What Facebook wants and needs more than anything is time. And in today’s world, there is nothing more influential or time-sucking than the technology kept by our side 24/7 in our purses or pocketed smartphones. With Home, Facebook could immediately increase the amount of time its mobile users spend on its network by almost tenfold.
In the realm of mobile and social media, the phrase “out of sight, out of mind” carries tremendous impact. Facebook chief executive Mark Zuckerberg highlighted this divergence and huge potential during the unveiling of Home, noting that the average mobile user checks her Facebook app up to 12 times a day while the average mobile user checks her device’s home screen at least 100 times a day.
ClickZ spoke with a pair of marketers and a mobile phone analyst who readily see what Facebook is after with a more immersive, always-connected-to-Facebook experience, but none of them think Facebook has done enough with Home to disrupt and make gains in the smartphone space as it has in social networking.
“This isn’t as scary as it could have been for some of the players…in terms of what this actually does versus what a true Facebook phone could have been,” says Avi Greengart, research director of consumer devices at Current Analysis.
“I like the fact that they are not building a phone…Facebook doesn’t need a phone,” he tells ClickZ. “Companies that have tried social-oriented phones, including HTC and Microsoft, have failed and failed hard.”
Greengart believes Facebook Home will primarily appeal to socially centric users who want more from Facebook, not less. “They didn’t just build an app. They built a product launcher that sort of takes over your whole phone and gives you Facebook first,” he says, but “it does take over your phone and that’s a lot for even someone who loves Facebook.”
Cameron Yuill, founder and chief executive of mobile marketing agency AdGent Digital, also has doubts about the success of Facebook Home. “Maybe I’m not the demographic that really cares that much about making it such an important part of my life where it’s on the home screen,” he says, but nonetheless, “there certainly are people who want to spend their whole life on Facebook.”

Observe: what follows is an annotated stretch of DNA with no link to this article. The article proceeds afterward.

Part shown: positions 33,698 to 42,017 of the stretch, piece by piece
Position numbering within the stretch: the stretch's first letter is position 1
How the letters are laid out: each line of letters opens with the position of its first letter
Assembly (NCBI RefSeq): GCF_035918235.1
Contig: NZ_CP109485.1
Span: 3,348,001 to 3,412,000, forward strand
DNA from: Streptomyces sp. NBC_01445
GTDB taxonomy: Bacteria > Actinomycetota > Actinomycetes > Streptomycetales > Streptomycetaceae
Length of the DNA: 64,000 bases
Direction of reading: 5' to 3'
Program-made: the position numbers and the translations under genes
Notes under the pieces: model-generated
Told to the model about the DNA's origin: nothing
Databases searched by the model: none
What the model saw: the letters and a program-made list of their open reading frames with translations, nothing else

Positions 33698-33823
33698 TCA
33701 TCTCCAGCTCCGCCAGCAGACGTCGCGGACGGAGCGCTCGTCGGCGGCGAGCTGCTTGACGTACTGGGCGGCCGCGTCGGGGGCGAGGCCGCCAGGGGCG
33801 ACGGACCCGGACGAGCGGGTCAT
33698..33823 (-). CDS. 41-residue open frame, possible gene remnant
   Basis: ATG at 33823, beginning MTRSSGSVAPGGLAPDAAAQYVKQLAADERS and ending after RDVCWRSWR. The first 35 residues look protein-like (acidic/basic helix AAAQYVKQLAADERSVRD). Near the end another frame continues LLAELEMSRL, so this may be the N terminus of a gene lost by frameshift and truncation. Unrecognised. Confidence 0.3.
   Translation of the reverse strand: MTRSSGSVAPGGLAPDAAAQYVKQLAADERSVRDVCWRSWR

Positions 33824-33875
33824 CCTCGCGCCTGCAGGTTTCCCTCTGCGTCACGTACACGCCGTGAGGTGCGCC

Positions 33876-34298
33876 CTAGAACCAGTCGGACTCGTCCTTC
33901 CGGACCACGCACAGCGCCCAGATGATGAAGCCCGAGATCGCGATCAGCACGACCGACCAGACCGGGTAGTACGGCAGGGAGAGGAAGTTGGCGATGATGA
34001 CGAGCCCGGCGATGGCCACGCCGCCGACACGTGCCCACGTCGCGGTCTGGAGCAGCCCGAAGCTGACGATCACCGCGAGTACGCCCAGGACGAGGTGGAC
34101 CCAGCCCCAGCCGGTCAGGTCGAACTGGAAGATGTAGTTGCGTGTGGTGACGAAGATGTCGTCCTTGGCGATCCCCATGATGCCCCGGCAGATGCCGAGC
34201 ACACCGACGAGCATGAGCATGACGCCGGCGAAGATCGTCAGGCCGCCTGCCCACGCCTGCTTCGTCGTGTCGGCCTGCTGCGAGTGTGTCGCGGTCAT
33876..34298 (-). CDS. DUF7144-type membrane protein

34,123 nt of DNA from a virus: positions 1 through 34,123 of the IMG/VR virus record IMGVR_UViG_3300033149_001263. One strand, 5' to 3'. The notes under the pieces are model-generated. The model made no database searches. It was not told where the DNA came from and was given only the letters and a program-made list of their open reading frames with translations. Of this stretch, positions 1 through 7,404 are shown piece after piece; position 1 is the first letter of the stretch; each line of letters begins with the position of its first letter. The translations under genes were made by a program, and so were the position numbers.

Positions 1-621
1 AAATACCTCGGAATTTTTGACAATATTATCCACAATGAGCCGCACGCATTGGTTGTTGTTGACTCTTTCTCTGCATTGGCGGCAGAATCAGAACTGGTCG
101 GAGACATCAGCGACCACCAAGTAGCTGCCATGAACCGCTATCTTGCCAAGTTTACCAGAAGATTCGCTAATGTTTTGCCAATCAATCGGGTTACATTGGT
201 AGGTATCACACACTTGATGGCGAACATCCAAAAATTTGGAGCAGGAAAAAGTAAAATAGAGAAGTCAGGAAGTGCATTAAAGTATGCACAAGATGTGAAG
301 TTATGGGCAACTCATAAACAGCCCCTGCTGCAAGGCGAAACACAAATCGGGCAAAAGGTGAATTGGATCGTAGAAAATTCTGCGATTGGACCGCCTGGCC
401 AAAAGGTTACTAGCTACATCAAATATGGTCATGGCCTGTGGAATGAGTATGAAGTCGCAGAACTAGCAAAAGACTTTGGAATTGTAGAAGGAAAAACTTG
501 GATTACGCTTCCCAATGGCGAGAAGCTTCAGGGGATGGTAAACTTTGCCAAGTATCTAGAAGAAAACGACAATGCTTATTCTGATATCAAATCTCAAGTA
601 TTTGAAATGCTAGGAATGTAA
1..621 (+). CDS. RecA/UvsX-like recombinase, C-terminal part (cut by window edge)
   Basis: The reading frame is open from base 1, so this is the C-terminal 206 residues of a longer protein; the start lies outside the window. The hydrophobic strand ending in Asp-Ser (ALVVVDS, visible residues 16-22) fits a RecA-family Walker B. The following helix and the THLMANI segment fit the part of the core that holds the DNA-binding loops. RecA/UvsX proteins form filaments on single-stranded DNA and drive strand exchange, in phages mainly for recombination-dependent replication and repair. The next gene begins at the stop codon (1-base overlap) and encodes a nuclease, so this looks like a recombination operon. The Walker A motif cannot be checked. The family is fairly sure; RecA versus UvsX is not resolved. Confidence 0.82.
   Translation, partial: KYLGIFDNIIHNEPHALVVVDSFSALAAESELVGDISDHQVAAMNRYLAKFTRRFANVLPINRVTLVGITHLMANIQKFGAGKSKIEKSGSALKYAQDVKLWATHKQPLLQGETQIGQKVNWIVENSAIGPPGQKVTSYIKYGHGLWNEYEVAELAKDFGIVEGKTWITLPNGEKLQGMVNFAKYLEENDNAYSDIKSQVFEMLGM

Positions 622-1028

Adam Kleinberg, chief executive of digital agency Traction, was hoping for more from Facebook. “It feels like a lack of vision…like something that they’ve rushed to market,” he says. “Just having a new home screen falls short of having a new operating system, and my hope was for an evolution, not an incremental step,” he adds. “It’s all about this one screen that gives you access rather than reinventing what a mobile phone should be, and I think Facebook is in a position to do that,” Kleinberg says.
Facebook Home doesn’t appear to have any immediate impact on advertising, but Kleinberg and Yuill already have a good idea of how Facebook plans to make money off its colossal efforts on mobile.
“I think what typically will happen is for a while it’ll be content that you’ll see on your screen, and that’ll be great. Then because of the inevitable pressure of making revenue, you’ll see ads,” says Yuill.
“There no reason why they wouldn’t start taking over that real estate as well,” he says. “It’s a no-brainer from an advertisers’ point of view…and I think it’s going to be welcome. But that doesn’t matter at the end of the day, because the consumer gets run over whenever there’s a buck to be made.”
Kleinberg says, “It’s probably premature for them to introduce ads on a new thing,” but he believes Graph Search is a “big indicator of where they see their future potential” on mobile and beyond.
“I think the biggest opportunity for them will be location,” says Yuill. “Location becomes a huge factor in putting ads in front of you, and because it’s your home screen you can do it then and there.”
Twitter has announced it will now let any of its users apply for the much sought after blue badge of verification.
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